So, you’re gluten free.
Regardless of how you got there, it stinks to be told you can’t have the very ingredient central to the staple of the standard American diet. There’s no question about it, it’s a challenge.
Slightly worse than that may be the reaction you get when you share your news, order in restaurants, or are forced to politely refuse repeated offers of foods you previously accepted with enthusiasm. Watch carefully, and you’ll probably catch loved ones rolling their eyes in disgust because they’re fully convinced you’re making it all up.
I know, I’ve been there.
If you ever wonder why it is that some people think you’re so full of baloney when it comes to the gluten free diet stuff, funny guy J.P. Sears created a video that really pinpoints it perfectly.
So how can you not be this guy?
I think I can help.
How to Live a Gluten Free Lifestyle Without Annoying Everyone in Your Life
#1 Be kind.
Don’t be the obnoxious fool who loudly insists everyone bend to your dietary needs, especially if you don’t have Celiac or a gluten intolerance. It ruins things for those of us who do.
Do you ever eat out with people who face the same struggles you do with gluten and cringe when they begin to order? Being condescending to a waitress is never going to gain you any favors.
Whether you are dealing with family, friends, or wait staff, be gracious. Explain things kindly, with respect.
Ask questions, but don’t be insulting.
Explain that your need to eat gluten free is due to illness, not a fad diet. There is never a need to explain in detail what will happen should you ingest gluten. Trust me, they don’t want to know.
#2 Be grateful.
While there are plenty of people who roll their eyes and choose not to believe you truly cannot have gluten, there are many more who do hear you and make every effort to accommodate you.
Be thankful and careful to show it. Be gracious on those occasions where, despite their best efforts, you still cannot eat what has been prepared for some reason.
I’ve had friends go to great lengths to prepare a gluten free alternative especially for me, only to realize it wasn’t done so in a place free from contamination. In the beginning, I ate the treat anyway and suffered the consequences. I don’t recommend going that route.
Just be honest, explain your reason(s), and thank them profusely for making such a huge effort on your behalf.
We love to eat out, but because my daughter and I have to eat gluten free, our choices are limited. We are blessed with friends who always ask us to make restaurant choices that work for us. I don’t thank them enough for remembering.
Wait staff who listen and are extra careful deserve an extra measure of gratitude, and when possible, an extra tip.
Always remember that showing gratitude matters–not just because it’s the right thing to do, but because you are laying a foundation for how people in your world perceive the gluten free community.
#3 Be realistic.
You’re gluten free…you’re not dying of cancer. Remember that.
While this news can be devastating for those of us on the receiving end, the remedy–with effort–is easier today than it has ever been. Keep that in perspective.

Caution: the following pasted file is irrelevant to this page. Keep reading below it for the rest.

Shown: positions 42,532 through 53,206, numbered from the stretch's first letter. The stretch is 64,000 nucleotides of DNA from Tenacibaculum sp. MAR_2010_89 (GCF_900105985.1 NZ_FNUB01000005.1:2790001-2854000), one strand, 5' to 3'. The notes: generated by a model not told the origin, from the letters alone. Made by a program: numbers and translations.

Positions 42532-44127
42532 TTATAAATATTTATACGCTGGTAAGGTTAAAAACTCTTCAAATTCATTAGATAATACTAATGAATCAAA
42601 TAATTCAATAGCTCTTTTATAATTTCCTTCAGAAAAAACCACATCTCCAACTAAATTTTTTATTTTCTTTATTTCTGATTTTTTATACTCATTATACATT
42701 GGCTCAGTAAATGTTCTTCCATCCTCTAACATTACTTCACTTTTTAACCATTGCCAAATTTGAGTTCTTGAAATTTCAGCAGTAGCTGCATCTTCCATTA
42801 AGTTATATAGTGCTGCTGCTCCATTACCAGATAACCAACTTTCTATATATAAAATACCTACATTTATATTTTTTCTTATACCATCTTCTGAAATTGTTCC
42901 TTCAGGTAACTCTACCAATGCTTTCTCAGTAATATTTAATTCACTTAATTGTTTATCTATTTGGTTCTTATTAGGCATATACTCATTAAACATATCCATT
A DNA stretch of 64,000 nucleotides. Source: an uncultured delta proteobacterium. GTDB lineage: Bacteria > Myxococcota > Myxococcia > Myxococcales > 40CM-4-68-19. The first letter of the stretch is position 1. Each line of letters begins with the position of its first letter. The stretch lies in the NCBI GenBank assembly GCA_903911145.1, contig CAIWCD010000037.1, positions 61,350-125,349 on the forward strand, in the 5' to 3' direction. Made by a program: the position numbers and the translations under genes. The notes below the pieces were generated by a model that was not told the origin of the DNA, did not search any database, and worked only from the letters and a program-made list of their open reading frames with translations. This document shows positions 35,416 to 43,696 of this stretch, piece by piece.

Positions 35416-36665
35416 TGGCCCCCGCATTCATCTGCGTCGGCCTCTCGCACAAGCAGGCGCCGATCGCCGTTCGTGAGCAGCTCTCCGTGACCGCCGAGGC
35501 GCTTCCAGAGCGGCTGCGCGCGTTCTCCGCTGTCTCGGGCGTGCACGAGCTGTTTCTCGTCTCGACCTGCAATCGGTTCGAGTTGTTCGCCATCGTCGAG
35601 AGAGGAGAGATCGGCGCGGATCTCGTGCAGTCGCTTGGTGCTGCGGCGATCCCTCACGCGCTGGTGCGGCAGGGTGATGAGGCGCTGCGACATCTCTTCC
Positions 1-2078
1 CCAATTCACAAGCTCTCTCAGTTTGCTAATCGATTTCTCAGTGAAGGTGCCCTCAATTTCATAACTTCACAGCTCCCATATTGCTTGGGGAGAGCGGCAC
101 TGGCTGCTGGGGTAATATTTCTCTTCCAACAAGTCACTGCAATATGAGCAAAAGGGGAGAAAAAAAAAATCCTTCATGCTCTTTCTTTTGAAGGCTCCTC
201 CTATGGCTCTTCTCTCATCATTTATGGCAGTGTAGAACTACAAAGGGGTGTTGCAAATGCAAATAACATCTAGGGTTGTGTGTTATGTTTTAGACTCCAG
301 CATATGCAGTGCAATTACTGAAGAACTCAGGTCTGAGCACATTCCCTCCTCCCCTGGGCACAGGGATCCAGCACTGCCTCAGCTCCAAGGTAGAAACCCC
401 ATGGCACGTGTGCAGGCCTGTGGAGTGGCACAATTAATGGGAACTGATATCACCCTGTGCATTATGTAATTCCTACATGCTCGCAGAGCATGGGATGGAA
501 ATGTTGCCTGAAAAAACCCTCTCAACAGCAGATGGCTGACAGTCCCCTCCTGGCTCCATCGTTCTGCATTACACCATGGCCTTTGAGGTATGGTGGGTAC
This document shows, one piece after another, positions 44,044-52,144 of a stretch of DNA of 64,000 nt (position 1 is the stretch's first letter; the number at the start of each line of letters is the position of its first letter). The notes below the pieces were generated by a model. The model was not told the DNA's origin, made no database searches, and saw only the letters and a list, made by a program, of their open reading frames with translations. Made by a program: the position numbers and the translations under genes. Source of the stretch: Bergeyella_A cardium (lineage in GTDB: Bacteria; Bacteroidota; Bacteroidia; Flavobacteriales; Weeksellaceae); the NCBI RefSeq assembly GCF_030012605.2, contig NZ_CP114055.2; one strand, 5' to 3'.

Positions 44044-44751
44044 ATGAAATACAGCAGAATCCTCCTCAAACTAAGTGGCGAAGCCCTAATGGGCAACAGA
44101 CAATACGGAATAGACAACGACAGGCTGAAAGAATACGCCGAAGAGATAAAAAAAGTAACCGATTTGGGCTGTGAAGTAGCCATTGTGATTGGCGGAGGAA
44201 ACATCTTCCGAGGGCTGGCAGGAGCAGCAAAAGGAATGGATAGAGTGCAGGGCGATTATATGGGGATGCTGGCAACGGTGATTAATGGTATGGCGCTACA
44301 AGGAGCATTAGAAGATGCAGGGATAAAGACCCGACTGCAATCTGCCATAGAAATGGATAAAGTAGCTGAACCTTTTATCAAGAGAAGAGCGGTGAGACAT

You may have had severe illness that led to your diagnosis and in NO way am I trying to downplay that. For you, the gluten free diet is literally your lifeline. For others, it’s simply a safer, cleaner way of eating that helps them feel better.
Regardless, we are blessed enough to have something that can be cured or greatly helped by making different food choices. This is rare. Embrace and enjoy those changes rather than allowing them to devastate or define you.
#4 Be consistent.
There are few things more irritating than someone who says they’re gluten free, but occasionally eats gluten. Not only are you hurting yourself when you do so, you are telling those around you that gluten-related illness is really no big deal.
My doctor put it like this: Draino is poison. You know that. So you wouldn’t occasionally take a sip of Draino, right?
The same goes for gluten. For those of us with celiac or a severe gluten intolerance, the body treats gluten as poison and reacts to it accordingly. Knowing that, does it make sense to eat just a little gluten on purpose every now and then?
#5 Be quick to teach.
Teach others about gluten, what it is and why some people are resistant to it, but don’t lecture.
There is nothing more irritating than a know-it-all. (trust me, the rest of the world is sick to death of hearing from those)
Graciously educate people in your world about the challenges we face so that the next time they encounter someone with the same struggles, they know better and can help.
It’s not all about you.
While the video posted above is satire, for me it drives home a point worth noting–it’s not all about me. Or you.
When we put so much focus on the fact that we are gluten free, and do so rudely, forcefully, and often dishonestly, it does none of us any favors.
If you have Celiac Disease or a severe intolerance to gluten, you have a significant health issue that, if not properly treated, can have devastating and long lasting, life altering effects on your body.
That’s a huge deal.
So, be gracious. Communicate with others in a way that lets them know you’re grateful for their understanding. Educate humbly so that others in our community will benefit from your experiences, and most importantly, consistently take care of yourself so that you can live the life God created you to live!